Asked to name some of the world’s great dessert wines, casual wine drinkers would probably have a hard time remembering Madeira. Sauternes, sure, plus a handful of other French specialties. Port, almost certainly, and probably Sherry. Maybe even trockenbeerenauslese Rieslings. But that lonely little island in the deeps of the Atlantic, a few hundred miles off the coast of Morocco,
where they speak Portuguese and grow Portuguese varieties and age their wines forever? That is more often than not forgotten. Which is a plain shame, since well-aged Madeira is almost certainly the greatest dessert wine of them all. Certainly, it is the longest lived of all wines.
A few weeks back, Rui Falcão of the Madeira Institute presented a seminar in New York on Madeira. It was a fascinating event, filled with the kind of information and lore that we winos love. Falcão started by saying simply that everything that kills every other kind of wine is exactly what makes Madeira great. After that, things started to get interesting.
It turns out he wasn’t joking. The two great enemies of most wines are heat and oxygen. Madeira couldn’t begin to exist without prolonged exposure to both of them. When we describe another wine as maderized, we mean it’s dead – oxidized, perhaps even cooked-tasting. That’s where Madeira’s distinctiveness starts. All Madeira, of whatever type (more about that later), Falcão said, is kept for years before it’s bottled, sometimes for decades, in large barrels in above-ground storage without temperature controls.
This on an island off the coast of Morocco. Granted, the Atlantic moderates the temperatures somewhat – but still we’re in the tropics, where the first wonder is that they can make wine at all, and the second is how they treat it.
Throw out the rule book: Madeira plays a different game. Its wines are driven neither by variety nor terroir: like Champagne, Madeiras are wines that are shaped by the process of their making more than by any other factor. Even fermentation does not proceed “naturally.” It is always stopped, at the moment of the maker’s choosing (according to the grapes he’s working with and the degree of sweetness he wants in the wine), by the addition of neutral alcohol (originally derived from grapes).
In the days of sailing ships, Madeira producers used to send their wines on trips around the world in barrels stored below decks in unheated, uncooled holds, in order to expose them to the kind of temperature extremes and the kind of motion that would turn other wines into undrinkable bilge. Now makers accomplish the same thing more quickly and more economically by repeatedly heating the wines and allowing them to cool down over a period of months. After that, the wines selected for the best grade of Madeira are stored in casks stacked on the warmest level of the winery for any number of years. Literally so: they lie there for minimally three years, with no maximum other than the maker’s hopes.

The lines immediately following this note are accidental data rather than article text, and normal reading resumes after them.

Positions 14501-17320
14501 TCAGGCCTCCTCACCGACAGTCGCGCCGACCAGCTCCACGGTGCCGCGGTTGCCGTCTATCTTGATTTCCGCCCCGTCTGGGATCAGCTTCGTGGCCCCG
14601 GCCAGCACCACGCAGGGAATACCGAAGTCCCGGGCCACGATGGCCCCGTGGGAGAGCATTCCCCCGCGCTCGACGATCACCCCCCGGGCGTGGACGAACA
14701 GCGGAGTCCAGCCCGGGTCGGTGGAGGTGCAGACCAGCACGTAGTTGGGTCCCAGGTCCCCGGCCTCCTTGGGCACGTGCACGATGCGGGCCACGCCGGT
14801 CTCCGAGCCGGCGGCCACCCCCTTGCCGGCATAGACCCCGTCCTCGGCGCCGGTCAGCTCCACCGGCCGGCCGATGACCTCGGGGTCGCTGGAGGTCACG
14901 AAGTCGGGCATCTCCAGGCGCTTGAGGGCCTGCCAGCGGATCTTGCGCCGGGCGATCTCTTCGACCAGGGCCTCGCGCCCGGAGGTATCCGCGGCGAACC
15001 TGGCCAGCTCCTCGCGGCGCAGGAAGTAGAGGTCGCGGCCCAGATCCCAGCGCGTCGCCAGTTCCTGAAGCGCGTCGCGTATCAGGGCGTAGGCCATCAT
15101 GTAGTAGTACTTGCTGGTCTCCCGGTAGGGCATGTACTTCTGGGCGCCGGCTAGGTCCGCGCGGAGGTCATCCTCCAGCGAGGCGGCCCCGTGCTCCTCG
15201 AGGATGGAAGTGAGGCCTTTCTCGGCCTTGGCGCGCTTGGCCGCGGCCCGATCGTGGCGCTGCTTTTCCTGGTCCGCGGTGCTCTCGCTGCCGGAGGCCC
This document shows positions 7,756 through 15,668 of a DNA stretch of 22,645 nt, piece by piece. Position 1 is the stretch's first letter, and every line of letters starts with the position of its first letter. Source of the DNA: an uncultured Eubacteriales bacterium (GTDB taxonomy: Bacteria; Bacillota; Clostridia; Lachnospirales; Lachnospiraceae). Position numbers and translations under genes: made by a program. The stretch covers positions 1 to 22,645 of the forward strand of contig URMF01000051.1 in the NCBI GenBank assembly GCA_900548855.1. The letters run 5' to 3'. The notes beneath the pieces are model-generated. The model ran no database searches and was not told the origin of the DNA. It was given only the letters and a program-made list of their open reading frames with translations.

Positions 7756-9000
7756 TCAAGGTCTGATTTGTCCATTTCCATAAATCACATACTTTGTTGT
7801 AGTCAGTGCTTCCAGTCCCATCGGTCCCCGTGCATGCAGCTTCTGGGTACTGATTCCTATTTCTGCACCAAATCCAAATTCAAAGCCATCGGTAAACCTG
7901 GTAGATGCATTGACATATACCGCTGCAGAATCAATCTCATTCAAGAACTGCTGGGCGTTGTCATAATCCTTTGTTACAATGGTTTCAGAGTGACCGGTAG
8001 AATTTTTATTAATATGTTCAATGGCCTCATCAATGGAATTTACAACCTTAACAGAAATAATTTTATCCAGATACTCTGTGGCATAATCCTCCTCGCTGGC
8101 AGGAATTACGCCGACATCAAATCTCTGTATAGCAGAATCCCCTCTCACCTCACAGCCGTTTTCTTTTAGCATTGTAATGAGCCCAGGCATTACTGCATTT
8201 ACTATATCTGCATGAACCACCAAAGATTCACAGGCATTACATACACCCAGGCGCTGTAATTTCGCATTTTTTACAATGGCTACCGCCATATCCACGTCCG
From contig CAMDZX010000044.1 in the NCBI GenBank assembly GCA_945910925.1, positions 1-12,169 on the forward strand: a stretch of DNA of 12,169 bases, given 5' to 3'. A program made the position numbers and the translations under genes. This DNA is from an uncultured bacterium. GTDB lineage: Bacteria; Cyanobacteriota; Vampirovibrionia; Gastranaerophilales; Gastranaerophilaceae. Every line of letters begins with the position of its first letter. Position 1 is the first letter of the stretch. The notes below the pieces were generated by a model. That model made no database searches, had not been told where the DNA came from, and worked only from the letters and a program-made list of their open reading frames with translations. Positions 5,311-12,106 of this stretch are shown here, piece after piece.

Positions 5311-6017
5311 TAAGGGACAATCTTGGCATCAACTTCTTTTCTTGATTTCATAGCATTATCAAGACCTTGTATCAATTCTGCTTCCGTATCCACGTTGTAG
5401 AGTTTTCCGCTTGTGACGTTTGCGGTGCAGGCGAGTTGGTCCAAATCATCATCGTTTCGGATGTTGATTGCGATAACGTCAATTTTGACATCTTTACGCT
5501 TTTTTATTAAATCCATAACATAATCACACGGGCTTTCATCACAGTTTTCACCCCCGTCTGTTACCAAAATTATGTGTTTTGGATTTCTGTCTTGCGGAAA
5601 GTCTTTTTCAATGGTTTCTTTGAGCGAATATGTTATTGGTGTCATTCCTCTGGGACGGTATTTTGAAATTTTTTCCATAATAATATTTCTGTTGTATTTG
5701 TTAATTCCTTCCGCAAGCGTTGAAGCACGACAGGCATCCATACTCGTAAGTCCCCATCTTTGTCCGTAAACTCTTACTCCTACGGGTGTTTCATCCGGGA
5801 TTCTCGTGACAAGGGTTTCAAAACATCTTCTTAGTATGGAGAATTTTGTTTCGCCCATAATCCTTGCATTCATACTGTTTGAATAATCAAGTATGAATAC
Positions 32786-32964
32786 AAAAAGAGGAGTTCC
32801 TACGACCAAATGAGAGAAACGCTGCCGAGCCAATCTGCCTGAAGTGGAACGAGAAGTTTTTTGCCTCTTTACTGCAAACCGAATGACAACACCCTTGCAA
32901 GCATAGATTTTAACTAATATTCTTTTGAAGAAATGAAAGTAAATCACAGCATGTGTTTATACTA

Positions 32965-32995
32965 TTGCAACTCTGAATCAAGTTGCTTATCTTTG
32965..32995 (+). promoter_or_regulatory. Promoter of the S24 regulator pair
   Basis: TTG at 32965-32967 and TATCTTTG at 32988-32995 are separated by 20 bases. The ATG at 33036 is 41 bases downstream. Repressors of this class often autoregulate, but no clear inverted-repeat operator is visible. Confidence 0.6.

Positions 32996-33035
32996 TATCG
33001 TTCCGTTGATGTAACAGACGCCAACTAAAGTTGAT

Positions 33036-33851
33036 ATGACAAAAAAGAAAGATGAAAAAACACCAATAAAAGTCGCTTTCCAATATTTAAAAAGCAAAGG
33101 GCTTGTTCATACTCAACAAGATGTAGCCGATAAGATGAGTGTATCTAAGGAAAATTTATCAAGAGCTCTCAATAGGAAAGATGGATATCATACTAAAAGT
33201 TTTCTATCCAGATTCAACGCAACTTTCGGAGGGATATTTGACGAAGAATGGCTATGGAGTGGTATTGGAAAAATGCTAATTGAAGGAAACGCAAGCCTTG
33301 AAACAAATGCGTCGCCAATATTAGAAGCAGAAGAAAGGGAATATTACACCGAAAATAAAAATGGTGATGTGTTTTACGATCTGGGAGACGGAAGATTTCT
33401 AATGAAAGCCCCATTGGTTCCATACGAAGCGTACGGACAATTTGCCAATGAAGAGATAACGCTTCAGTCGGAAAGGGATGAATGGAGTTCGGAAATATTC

Madeira can take it: Falcão told us that he once tasted a 300-year-old Madeira. “Was it OK?” he asked rhetorically. “No: It was great.” I can’t affirm or dispute that from my own experience, but I’ve been lucky enough to have several times tasted 75-year old Bual, and I can assure you that that wine was nectar – probably the most elegant, complex, fortified wine I have ever drunk. It had so much acidity, and so many different flavor elements playing through it, that I hardly noticed that it was lightly sweet. In its evolution, the sugars had become very minor players in the wine’s character.
Bual is one of the grape varieties used in Madeira, and each is associated with a sweetness level. Sercial is the driest, then Verdelho, then Bual (sometimes Boal), and Malvasia – Shakespeare’s Malmsey – always the sweetest. These are all white grapes: They are the most prized and are always mentioned on the label. Tinta negra, the only red grape used, can be produced at any sweetness level – the label will say – and until recently was never named.
There are between six and eight producers; the number is unclear because some consolidation may be taking place. But there are 1,200 growers, who own a total of 1,200 hectares, and each of them has long-standing, sometimes generation-spanning, ties to a specific producer. Falcão said that the smallest grower was a lady who cultivated three vines, and every year sold their grapes to the same house. That kind of quirky charm seems almost to epitomize Madeira.